Based on the real life of Eddie Mannix who was at one time General Manager of the vast MGM Studios, the movie is a kind of tongue-in cheek love story to the glamorous days of an old-fashioned Hollywood. Mannix, superbly played by Josh Brolin, is the anchor to the whole piece which is essentially 28 hours in his rather manic life. From fixing up the pregnant unmarried DeeAnn Moran (Scarlett Johansson) who is an aqua star in the mode of Esther Williams, to rescuing ingenue Gloria DeLamour (Natasha Bassett) from the clutches of a French Postcard Photographer, is all in a day’s work for him.
This however all pales into insignificance when the studio’s biggest star the nice-but-dim Baird Whitlock (George Clooney), disappears whilst in the middle of shooting the studio’s hammy religious epic “Hail Caesar.” It turns out that he has been kidnapped by a friendly bunch of communist screenwriters who are disgruntled with the studio system, and who (naturally) are controlled by the evil influences of Russia as all the panic mongers thought back then.
Whilst Mannix is trying to resolve this problem, he has all the Studio bosses in NY that he must answer too in his daily phone call, and when they insist that he cast one of the studio’s biggest box-office draws who is a singing cowboy in a elegant costume drama, he has no choice than to comply. However Hobie Doyle (an exceptionally wonderful Alden Ehrenreich) has a great deal of trouble just stringing words together in a sentence and his struggle with his new role makes for one of the funniest scenes in the movie when his director Laurence Laurentz (a terrific Ralph Fiennes) tries to get him to manage to say the simplest of lines.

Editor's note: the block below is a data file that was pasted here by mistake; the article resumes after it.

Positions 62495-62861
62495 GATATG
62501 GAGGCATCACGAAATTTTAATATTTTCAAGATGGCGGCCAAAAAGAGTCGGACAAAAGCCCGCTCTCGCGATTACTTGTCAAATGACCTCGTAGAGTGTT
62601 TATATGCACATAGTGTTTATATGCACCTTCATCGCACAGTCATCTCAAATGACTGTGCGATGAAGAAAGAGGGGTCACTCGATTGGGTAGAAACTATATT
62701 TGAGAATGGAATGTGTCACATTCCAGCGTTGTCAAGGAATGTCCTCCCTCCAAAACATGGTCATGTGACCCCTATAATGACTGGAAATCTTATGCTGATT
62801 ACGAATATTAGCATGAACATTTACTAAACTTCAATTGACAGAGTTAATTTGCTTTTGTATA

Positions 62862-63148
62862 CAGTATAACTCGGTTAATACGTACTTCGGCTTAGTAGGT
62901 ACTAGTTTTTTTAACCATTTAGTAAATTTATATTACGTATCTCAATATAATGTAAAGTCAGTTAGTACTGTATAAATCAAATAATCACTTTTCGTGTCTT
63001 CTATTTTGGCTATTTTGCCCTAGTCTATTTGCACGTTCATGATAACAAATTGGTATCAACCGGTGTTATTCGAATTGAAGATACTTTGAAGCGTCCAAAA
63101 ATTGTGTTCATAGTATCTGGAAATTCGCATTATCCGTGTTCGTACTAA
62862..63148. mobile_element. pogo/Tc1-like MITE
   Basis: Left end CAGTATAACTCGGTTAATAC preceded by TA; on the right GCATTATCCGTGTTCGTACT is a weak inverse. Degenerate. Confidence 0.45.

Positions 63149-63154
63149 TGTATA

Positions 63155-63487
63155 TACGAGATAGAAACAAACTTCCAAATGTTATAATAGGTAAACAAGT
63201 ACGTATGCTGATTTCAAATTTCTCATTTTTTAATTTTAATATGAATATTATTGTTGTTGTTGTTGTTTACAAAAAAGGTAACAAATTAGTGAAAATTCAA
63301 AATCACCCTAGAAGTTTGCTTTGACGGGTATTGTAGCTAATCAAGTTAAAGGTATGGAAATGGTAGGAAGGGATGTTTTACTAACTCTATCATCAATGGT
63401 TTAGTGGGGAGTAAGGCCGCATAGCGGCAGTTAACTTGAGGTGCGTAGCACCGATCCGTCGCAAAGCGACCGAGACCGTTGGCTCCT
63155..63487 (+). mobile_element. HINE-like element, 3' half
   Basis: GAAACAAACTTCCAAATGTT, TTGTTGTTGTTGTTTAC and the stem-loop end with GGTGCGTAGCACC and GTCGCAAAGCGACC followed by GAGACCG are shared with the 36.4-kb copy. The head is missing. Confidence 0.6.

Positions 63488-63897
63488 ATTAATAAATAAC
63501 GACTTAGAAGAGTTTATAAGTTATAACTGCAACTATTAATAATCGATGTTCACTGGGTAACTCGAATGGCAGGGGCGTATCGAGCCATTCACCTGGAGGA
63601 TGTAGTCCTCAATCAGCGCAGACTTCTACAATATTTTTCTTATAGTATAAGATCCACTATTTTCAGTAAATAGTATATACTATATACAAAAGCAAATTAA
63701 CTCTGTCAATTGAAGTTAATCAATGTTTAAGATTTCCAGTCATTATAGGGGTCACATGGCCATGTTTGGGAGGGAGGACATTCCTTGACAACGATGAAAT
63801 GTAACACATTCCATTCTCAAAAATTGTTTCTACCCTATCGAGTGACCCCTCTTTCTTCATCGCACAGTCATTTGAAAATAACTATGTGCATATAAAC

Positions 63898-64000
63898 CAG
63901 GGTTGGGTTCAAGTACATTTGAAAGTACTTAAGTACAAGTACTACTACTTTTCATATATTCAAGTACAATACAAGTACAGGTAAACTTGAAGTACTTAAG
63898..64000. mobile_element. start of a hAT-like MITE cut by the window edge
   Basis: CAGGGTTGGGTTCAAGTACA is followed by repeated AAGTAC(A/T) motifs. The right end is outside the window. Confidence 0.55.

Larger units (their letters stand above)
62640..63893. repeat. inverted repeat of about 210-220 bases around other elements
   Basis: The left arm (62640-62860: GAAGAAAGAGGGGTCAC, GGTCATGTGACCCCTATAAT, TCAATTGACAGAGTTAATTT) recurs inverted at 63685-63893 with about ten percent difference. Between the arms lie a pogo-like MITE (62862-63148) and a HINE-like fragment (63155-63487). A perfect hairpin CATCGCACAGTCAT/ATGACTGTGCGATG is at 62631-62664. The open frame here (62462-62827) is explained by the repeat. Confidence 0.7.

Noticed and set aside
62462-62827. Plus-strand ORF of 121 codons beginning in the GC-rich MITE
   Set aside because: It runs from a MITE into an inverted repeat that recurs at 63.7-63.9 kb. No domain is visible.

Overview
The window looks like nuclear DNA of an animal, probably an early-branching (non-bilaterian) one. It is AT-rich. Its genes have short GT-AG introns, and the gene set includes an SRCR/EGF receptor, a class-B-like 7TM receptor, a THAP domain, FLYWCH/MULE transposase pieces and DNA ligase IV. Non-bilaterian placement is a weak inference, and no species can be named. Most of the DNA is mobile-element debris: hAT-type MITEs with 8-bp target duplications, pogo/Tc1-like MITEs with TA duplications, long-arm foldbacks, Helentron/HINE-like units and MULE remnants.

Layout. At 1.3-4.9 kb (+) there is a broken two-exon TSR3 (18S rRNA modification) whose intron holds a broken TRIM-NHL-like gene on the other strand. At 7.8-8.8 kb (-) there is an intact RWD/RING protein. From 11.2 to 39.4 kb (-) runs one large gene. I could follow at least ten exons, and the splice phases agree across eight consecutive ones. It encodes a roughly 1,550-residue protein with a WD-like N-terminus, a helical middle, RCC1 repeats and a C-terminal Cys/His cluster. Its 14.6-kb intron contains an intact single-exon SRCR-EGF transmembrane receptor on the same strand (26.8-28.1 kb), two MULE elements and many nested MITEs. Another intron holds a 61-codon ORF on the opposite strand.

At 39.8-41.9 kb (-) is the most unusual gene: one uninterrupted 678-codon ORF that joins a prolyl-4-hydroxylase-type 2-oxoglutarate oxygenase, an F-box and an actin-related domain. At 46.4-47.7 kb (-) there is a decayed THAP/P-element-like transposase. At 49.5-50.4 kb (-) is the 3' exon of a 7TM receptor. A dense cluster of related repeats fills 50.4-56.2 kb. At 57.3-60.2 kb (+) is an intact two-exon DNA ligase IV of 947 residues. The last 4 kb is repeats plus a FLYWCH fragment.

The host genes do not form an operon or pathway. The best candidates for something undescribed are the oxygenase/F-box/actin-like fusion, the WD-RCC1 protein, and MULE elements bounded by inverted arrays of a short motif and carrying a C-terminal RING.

The Coens touch on most of the Hollywood stereotypes of the period and at times this rather uneven movie of theirs is nothing more than a series of somewhat isolated incidents just strung together. Some of them work extremely well such as Burt Gurney’s (Channing Tatum) delightful big song and dance routine in the style of Gene Kelly, whereas the usually reliableTilda Swinton’s performance as a pair of twin gossip columnists a la Hedda Hopper falls rather flat, despite her rather stunning hats. The high points do at least give the overall impression that it is an enjoyable and funny film even though it is far from the best that the brothers have made. They manage to cram in a lot of action with very little real plot into quite a fast paced 106 minutes, but at times it seems that the Coens have not so much been inspired by the original classic Hollywood but more by the master of high camp Mel Brooks and his classic gem of a movie “Blazing Saddles” from 1974.